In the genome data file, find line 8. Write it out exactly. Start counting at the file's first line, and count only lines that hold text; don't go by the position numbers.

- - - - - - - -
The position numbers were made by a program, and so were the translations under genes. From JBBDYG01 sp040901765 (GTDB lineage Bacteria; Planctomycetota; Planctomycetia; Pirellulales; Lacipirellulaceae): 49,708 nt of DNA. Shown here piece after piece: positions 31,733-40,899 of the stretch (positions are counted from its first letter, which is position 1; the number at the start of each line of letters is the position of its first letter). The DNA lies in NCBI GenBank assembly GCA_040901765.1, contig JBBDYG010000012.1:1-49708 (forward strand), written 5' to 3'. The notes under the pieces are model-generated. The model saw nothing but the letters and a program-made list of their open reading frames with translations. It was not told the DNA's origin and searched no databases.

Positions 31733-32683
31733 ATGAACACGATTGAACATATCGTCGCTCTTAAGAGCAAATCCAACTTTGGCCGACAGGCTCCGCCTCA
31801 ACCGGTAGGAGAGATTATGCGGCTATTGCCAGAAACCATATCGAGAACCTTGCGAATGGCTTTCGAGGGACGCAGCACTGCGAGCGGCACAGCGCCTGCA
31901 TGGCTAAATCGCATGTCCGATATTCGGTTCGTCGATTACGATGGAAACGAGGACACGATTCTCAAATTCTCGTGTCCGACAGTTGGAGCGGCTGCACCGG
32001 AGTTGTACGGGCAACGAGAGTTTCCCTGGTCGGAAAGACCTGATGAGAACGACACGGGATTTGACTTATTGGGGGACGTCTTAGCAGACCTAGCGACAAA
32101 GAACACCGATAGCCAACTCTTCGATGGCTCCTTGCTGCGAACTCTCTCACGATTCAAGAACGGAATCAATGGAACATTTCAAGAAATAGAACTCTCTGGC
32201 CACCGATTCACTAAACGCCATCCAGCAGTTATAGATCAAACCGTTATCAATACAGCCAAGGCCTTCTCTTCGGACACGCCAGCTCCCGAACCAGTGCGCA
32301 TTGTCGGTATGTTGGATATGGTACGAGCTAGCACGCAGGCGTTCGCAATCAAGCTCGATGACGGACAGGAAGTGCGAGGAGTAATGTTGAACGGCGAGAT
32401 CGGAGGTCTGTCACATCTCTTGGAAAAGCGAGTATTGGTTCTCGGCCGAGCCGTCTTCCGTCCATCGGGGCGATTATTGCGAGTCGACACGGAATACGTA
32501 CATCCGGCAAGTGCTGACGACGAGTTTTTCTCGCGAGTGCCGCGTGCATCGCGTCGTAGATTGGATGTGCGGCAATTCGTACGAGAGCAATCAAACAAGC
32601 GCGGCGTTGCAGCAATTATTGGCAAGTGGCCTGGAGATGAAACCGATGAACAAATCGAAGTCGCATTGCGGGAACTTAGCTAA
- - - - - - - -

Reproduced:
32201 CACCGATTCACTAAACGCCATCCAGCAGTTATAGATCAAACCGTTATCAATACAGCCAAGGCCTTCTCTTCGGACACGCCAGCTCCCGAACCAGTGCGCA